The .22 TCM is essentially a shortened version of the 5.56 NATO, at least as far as the casing is concerned. Considered by many to be a “Wildcat” caliber, the .22 TCM was created by Rock Island Armory gunsmith Fred Craig. Originally dubbed the 22 Micro-Mag, the .22 TCM was designed to fulfil a niche that Craig had discovered: firing a .22 caliber bullet from a M1911 pistol.
Instead of using current pistol caliber casings of the time, Craig decided to use the 5.56 NATO casing. Why, you ask? In order for the caliber to be a success, it had to function perfectly through 9mm Luger magazines. And, seeing that the diameter of a 9mm and the 5.56 ( .223) are within a thousandth of an inch of each other, with the 5.56 being the smaller, this would allow for perfect functionality. Another reason for using the 5.56 as the parent case is the maximum pressure allowed, being 55,000 p.s.i. However, since the round is not a SAAMI-approved cartridge, there isn’t much load data available, or should we say professional load data. Most of the information found online regarding load metrics for this round are done by hobbyist. Therefore, is you are loading a .22 TCM, do so extremely carefully and thoughtfully. Yet, it will still continue to be a popular wildcat cartridge, given its affordability and ease of use.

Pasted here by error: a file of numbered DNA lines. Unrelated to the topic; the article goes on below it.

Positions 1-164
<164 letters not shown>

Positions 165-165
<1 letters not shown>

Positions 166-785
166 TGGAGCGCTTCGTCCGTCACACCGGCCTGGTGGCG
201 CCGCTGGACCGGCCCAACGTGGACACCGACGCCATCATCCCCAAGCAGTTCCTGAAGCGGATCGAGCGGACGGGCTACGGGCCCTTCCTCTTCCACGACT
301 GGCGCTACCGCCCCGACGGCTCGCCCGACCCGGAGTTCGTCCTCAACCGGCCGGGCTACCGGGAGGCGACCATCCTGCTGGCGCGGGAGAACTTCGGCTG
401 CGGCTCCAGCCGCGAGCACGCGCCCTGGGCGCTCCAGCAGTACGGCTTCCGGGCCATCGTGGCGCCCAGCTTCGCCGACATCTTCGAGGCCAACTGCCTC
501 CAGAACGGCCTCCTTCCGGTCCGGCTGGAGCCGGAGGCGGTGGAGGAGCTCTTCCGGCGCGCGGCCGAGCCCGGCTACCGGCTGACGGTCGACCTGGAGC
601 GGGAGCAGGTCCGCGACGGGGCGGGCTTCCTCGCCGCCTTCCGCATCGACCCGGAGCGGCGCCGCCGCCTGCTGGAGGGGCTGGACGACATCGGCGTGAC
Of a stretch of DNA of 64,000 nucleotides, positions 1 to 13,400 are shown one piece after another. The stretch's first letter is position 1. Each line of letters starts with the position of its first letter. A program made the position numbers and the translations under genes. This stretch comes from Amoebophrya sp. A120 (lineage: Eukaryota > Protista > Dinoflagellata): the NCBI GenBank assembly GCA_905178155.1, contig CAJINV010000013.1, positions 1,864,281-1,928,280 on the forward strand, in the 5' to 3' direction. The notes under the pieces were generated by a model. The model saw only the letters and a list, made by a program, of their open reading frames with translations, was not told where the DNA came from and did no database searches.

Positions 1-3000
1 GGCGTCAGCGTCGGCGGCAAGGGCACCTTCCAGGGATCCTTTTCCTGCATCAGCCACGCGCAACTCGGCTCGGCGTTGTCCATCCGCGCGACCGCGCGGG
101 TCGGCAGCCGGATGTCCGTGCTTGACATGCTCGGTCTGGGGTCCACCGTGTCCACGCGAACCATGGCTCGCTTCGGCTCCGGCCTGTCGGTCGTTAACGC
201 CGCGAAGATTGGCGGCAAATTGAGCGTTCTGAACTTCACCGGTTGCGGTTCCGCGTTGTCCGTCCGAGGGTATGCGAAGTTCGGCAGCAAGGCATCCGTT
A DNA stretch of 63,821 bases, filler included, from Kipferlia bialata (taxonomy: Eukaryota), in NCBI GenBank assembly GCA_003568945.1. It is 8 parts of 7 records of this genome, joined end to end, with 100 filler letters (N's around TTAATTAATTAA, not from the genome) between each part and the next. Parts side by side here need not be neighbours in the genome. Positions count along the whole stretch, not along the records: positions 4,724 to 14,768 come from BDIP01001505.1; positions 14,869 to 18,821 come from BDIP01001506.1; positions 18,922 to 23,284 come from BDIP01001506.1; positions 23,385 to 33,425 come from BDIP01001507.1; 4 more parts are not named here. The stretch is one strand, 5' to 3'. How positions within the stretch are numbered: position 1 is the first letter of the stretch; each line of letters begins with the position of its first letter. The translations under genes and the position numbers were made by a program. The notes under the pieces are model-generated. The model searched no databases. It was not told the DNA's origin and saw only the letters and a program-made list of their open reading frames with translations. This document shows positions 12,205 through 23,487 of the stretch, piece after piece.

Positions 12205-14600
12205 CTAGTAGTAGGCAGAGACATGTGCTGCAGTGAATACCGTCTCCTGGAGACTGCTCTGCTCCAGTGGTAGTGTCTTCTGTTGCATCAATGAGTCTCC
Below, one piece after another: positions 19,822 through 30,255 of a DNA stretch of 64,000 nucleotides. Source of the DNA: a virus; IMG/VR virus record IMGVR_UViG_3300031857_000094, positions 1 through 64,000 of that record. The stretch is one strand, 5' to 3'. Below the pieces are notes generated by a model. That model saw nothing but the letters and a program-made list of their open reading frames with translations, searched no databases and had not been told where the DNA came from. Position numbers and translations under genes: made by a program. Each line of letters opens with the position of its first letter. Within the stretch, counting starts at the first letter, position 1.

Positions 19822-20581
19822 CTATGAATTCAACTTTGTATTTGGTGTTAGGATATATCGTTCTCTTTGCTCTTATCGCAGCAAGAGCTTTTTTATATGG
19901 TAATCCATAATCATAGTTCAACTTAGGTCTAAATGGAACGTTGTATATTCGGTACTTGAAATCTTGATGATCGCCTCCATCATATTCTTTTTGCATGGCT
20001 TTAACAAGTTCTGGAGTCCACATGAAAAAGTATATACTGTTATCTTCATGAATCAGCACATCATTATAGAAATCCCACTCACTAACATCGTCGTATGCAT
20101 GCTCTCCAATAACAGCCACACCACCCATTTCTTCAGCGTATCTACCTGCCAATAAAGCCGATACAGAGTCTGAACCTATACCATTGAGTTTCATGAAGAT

Each box contains 100 once fired brass shell casings. Head stamps are mixed. This is unprocessed brass sourced from commercial shooting ranges. The casings have been washed and polished, but not resized and may still contain the spent primer.
It is recommended that all brass be inspected prior to being reloaded and fired.